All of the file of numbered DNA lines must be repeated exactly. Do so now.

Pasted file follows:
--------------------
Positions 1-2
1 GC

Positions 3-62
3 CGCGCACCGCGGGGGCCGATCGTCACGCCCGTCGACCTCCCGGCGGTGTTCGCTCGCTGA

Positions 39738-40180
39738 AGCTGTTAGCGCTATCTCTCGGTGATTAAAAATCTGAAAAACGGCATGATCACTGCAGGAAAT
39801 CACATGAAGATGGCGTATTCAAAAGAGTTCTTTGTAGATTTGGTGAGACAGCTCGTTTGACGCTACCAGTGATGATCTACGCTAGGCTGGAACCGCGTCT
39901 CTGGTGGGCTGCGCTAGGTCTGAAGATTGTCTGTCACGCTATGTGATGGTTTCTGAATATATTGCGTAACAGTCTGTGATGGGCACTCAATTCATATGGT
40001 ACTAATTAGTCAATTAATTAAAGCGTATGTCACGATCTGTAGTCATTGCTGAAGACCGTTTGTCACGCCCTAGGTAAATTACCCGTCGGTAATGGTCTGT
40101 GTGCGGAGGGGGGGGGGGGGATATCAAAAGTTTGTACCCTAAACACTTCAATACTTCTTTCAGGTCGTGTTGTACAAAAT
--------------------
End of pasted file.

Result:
Positions 1-2
1 GC

Positions 3-62
3 CGCGCACCGCGGGGGCCGATCGTCACGCCCGTCGACCTCCCGGCGGTGTTCGCTCGCTGA

Positions 39738-40180
39738 AGCTGTTAGCGCTATCTCTCGGTGATTAAAAATCTGAAAAACGGCATGATCACTGCAGGAAAT
39801 CACATGAAGATGGCGTATTCAAAAGAGTTCTTTGTAGATTTGGTGAGACAGCTCGTTTGACGCTACCAGTGATGATCTACGCTAGGCTGGAACCGCGTCT
39901 CTGGTGGGCTGCGCTAGGTCTGAAGATTGTCTGTCACGCTATGTGATGGTTTCTGAATATATTGCGTAACAGTCTGTGATGGGCACTCAATTCATATGGT
40001 ACTAATTAGTCAATTAATTAAAGCGTATGTCACGATCTGTAGTCATTGCTGAAGACCGTTTGTCACGCCCTAGGTAAATTACCCGTCGGTAATGGTCTGT
40101 GTGCGGAGGGGGGGGGGGGGATATCAAAAGTTTGTACCCTAAACACTTCAATACTTCTTTCAGGTCGTGTTGTACAAAAT